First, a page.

Brazil Grants Compulsory License
Following in Thailand’s footsteps, Brazil has decided to override the patent on an AIDS drug in order to make it available under the country’s free treatment programme.
On 4 May, President Luiz Inacio Lula da Silva signed a decree, which allows the government to import generic efavirenz from India rather than buy Stocrin – the brandname for patented efavirenz – from its US-based manufacturer Merck & Co. Brazil took the step after price negotiations broke down between the company and the government. Merck had offered a 30- percent cut in its current Stocrin price of US$1.59 per tablet, but Brazilian officials held out for a US$0.65 per tablet price, which is what the company offered to Thailand when the government there issued a compulsory license for generic efavirenz (Bridges Year 11 No.2 page 17).
Brazil has previously used the threat of compulsory licensing to pressure companies to lower prices of patented medicines, but efavirenz marks the first time one has actually been issued. Like Thailand, Brazil plans to first import the generic from India (at US$0.45 a pill) and, possibly, start domestic manufacturing later.
Brazil’s free AIDS prevention and treatment programme has won wide-spread praise from UN agencies and health activists. Adult infection rates have stabilised at about 0.6 percent, a level similar to that in the United States. But Brazilian health authorities say spending on antiretroviral drugs doubled in four years to nearly US$495 million in 2005. A years’ supply of Stocrin costs US$580 compared to US$166 for generic efavirenz. Importing the generic from India will save US$30 million this year and US$236.8 million by 2012, the health ministry said.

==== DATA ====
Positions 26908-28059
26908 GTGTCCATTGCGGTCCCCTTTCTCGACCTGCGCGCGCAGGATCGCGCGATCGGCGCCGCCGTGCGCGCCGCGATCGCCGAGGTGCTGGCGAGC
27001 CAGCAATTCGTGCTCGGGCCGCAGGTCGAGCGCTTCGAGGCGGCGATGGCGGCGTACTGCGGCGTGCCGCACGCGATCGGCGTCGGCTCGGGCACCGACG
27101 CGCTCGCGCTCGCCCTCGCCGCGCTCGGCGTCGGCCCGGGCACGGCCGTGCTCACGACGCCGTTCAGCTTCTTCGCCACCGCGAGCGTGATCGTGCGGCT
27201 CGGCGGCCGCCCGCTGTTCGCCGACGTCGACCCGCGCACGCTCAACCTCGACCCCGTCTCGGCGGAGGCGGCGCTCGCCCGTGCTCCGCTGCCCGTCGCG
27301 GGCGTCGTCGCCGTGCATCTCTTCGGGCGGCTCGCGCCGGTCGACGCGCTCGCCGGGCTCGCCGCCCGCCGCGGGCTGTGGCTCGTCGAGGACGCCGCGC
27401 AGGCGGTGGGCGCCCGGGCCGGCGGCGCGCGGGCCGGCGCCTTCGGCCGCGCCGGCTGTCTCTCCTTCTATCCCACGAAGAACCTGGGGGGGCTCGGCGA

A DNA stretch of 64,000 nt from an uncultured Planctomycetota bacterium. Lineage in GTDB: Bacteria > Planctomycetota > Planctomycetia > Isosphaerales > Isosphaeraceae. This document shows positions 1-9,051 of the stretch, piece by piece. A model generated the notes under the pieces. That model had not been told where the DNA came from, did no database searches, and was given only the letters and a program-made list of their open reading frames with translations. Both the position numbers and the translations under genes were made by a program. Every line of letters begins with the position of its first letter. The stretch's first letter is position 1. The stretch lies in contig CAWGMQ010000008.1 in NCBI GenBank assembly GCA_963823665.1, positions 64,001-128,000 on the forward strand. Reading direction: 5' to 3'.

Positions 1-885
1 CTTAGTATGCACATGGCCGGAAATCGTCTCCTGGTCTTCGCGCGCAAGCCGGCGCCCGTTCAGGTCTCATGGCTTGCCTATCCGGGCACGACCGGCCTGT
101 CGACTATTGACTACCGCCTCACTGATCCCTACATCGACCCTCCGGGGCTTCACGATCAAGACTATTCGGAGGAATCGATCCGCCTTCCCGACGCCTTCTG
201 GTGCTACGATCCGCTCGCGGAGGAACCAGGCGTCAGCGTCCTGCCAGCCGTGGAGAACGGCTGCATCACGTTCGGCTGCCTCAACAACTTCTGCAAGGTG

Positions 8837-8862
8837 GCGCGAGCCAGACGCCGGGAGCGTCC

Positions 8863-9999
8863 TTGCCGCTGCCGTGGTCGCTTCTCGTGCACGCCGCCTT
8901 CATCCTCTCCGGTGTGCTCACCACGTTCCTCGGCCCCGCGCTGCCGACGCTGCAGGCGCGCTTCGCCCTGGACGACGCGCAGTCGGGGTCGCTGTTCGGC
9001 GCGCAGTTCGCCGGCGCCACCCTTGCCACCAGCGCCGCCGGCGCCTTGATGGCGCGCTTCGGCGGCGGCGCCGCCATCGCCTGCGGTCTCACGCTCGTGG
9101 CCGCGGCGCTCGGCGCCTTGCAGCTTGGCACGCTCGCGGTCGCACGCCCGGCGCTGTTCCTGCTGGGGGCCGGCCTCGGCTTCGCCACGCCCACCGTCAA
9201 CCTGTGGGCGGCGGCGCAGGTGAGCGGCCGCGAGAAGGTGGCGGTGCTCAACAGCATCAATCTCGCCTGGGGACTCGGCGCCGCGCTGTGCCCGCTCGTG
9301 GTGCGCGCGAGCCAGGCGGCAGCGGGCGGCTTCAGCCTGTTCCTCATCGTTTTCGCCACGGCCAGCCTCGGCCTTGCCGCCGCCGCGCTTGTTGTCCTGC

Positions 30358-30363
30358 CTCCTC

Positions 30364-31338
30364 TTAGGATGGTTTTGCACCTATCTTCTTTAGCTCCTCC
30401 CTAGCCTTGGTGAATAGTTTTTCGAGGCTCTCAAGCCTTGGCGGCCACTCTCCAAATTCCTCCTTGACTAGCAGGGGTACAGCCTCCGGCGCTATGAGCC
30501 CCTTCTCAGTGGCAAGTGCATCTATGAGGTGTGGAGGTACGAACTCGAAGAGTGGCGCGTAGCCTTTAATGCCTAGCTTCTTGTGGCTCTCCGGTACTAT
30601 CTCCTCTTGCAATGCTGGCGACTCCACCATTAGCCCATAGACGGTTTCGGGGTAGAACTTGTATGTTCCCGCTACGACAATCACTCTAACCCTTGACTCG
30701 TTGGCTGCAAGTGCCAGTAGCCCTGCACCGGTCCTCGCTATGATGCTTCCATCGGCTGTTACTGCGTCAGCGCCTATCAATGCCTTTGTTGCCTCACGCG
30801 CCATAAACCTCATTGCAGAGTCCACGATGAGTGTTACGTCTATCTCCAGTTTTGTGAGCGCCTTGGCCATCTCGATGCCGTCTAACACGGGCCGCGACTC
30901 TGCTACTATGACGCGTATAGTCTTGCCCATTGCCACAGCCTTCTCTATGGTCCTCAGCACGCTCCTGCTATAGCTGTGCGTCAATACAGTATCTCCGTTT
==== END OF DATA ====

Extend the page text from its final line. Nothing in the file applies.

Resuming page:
Mixed Signals from Industry
While health groups, such as Médecins sans Frontières, warmly welcomed the decision, industry representatives responded with great concern. Merck said it was ‘profoundly disappointed’ and that Brazil’s “expropriation of intellectual property sends a chilling signal to research-based companies about the attractiveness of undertaking risky research on diseases that affect the developing world, potentially hurting patients who may require new and innovative life-saving therapies. Research and development-based pharmaceutical companies like Merck simply cannot sustain a situation in which the developed countries alone are expected to bear the cost for essential drugs in both least-developed countries and emerging markets. […] As the world’s 12th largest economy, Brazil has a greater capacity to pay for HIV medicines than countries that are poorer or harder hit by the disease.” Merck added that it hoped the government of Brazil would “reconsider its stance in the interests of HIV patients around the world.”
The International Federation of Pharmaceutical Manufacturers & Associations (IFPMA) said that while compulsory licensing was permitted under specific conditions by the WTO TRIPS Agreement, it was “a confrontational approach, and may be aimed to benefit local government- owned companies’ commercial interests regardless of the local capacity to produce quality, bio-equivalent drugs.” IFPMA also warned that compulsory licensing would create disincentives to the introduction of new medicines in countries that break patents.
Abbot Laboratories announced in March that it would not introduce new medicines to the Thai market after the government issued a compulsory license for Kaletra, a second-line AIDS drug needed by patients who no longer respond to first-line anti-retrovirals such as efavirenz. Nevertheless, the two countries’ compulsory licensing strategies have produced some results. Abbot offered in April to cut the price of Kaletra in low-and medium-income countries, including Thailand, to US$1,000 a patient per year. According to the company, that is cheaper than any generic on the market and 55 percent less than the current price. Merck has proposed to cut Stocrin prices to US$0.65 for Thailand and US$1.11 for Brazil, while Swissbased Novartis offered in April a 75-percent price reduction on its leukemia medicine Glivec after Thai officials said they were looking into a compulsory license for the drug.